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In order to create a film that “moves” an audience emotionally, you have to do research on how to connect to those emotions in a variety of different mediums. There are many studies by psychologists on theories why we get emotionally invested in a film experience. You can read the opinions by many experts to get to the bottom of it, but I am a more practical person. I tend to seek after those who embody the characteristics of influencing a mass of people to connect with one another in complete harmony, to sing with one voice, and to feel the same one emotion while journeying through a body of work. Those people who influence my filmmaking style are music conductors.

Picture this. You are in Carnegie Hall in NYC. You walk out onstage and stand between a 200 person choir and a sold out crowd. You are responsible for leading not only the tempo and musicality of the choir, but the emotional delivery and connectivity with the audience. This connection with the audience is most effective when the choir is working together as ONE. They are hitting the right notes, they are blending together, and working as ONE to create an experience for the audience.

It all stems from the Conductor.

As I am shooting and editing a film (whatever it is I am filming) I imagine myself as a music conductor. Every camera movement, every cut I make in editing, every bit of audio included in the film is created like I am holding a wand and conducting a choir. Sometimes I even close my eyes and listen for the music while I am filming. My goal is to film like a musician. That may sound strange but to me it is the essence of how I create imagery. The crescendos and staccatos in every film clip help guide the audience to connect with the film. If you are thinking like a music conductor only at the time a soundtrack is placed into a film; it is too late. You have to begin from the script writing stage all the way through post production. Thinking like a music conductor will assist in establishing a foundation in a film. Something you can return to if you are having trouble figuring out camera angles or script edits. Even when I am shooting a wedding film, during my initial meeting with a client, I start piecing together their story and connect with it emotionally. This way I can shoot the wedding day with a clear foundation of the essence of their story.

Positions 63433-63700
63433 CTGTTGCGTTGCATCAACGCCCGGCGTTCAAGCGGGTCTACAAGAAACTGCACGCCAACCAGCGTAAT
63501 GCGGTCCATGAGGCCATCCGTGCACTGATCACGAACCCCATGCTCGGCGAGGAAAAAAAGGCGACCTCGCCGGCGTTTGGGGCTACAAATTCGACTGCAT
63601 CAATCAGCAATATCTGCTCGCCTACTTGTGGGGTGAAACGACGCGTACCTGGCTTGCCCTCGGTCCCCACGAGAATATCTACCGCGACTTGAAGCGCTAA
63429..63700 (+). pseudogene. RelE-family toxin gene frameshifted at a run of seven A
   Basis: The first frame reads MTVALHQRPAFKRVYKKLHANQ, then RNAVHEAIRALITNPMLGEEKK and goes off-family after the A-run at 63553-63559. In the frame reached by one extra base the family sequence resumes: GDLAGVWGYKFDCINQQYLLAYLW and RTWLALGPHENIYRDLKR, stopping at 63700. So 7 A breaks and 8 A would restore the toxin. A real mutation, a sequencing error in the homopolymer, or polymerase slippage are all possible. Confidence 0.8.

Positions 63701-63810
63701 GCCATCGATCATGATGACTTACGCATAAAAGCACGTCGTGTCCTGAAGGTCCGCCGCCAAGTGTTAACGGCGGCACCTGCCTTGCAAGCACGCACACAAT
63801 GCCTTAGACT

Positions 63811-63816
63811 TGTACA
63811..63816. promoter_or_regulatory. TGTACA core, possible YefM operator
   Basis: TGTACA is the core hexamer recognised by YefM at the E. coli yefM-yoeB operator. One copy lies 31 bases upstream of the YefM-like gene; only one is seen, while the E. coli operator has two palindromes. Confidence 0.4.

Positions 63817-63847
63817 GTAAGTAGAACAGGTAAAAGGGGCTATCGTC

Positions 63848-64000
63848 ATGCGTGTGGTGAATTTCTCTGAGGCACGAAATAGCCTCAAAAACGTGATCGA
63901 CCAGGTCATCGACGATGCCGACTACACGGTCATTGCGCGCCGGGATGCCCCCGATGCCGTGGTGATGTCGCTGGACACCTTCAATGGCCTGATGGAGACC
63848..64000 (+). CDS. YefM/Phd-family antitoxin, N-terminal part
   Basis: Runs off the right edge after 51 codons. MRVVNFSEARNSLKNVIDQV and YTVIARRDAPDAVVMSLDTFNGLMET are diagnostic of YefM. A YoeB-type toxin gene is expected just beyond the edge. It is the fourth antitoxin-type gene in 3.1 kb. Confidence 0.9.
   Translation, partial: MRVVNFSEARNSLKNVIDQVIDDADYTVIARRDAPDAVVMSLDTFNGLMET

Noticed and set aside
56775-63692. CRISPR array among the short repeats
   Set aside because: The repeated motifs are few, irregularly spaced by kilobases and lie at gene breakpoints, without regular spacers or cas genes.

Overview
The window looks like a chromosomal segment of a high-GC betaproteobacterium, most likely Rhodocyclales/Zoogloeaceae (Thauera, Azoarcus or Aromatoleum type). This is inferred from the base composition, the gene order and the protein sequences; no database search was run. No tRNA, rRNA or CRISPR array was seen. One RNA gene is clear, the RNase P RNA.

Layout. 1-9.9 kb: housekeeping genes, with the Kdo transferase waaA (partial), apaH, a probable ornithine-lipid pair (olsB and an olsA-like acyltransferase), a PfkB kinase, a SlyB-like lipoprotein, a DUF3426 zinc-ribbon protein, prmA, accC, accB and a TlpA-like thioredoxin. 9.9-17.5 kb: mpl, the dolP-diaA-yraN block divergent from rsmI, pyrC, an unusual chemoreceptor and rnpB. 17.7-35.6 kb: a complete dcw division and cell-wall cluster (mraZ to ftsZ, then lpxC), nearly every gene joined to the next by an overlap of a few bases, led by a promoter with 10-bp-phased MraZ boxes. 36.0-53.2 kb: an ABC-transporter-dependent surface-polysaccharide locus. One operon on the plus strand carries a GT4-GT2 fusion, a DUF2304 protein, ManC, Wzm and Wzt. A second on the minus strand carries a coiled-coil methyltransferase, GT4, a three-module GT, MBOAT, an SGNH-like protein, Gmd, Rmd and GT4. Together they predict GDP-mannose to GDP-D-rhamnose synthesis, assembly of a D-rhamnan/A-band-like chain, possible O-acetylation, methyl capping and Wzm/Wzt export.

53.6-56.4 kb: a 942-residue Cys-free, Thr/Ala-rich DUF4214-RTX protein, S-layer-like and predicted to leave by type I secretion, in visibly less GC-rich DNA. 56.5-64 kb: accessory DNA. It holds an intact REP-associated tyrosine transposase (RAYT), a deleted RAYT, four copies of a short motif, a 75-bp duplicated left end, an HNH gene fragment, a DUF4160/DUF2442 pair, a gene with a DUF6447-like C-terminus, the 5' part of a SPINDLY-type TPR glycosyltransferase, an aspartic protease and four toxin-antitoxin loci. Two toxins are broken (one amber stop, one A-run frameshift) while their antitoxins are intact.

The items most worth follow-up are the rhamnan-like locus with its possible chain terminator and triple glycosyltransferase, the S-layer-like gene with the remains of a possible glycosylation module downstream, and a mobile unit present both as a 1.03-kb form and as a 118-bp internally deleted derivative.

Personal / Inspiration

The Timid Launch of My Blog


This is not easy for me. For those of you who know me, you know that I am not the most outgoing person when it comes to my thoughts. I protect my thoughts and ideas as though they were some secret formula to figuring me out. I kind of like being the mysterious type. I am often asked, “What goes on inside of that head?” on a consistent basis. I have been reading a few books lately on sharing my work and my thoughts. This blog, I hope, will guide me in becoming more transparent to others.

My brain operates analytically. I enjoy figuring out why and how things work. I spend much of my time in deep thought; trying to figure out solutions to problems (Mostly, in my own life.)

I am a creative type.

Looking for an adventure and appreciating the world around me brings me solitude. Brings me peace. Joy.

The truth is, I care. The world around me, the people, YOU! I care about others more than I care about myself. I have a hard time saying NO. I enjoy helping others. You shoot me a message and I will drop EVERYTHING to help out. It’s in my nature and my DNA.

My wish for this blog is that I can share with you a glimpse of what is happening in my life and my work. Legacy is important to me. If this blog makes an impact on ONE person, then it was well worth it.



My First Wedding With the Canon C100

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This is the first wedding I shot with the Canon C100 camera body. I am in love with this camera. Not only does this camera capture a beautiful image but it also is small/compact and great in low light situations. I am so glad that I was able to get my hands on one for this film.

Downside: it doesn’t shoot at high frame rates or above 1080p without an external recorder.

Gear Used:

Canon C100

Canon 5DMIII

Canon 135mm L 2.0

Canon 24-105mm L 4.0

Canon 50mm L 1.2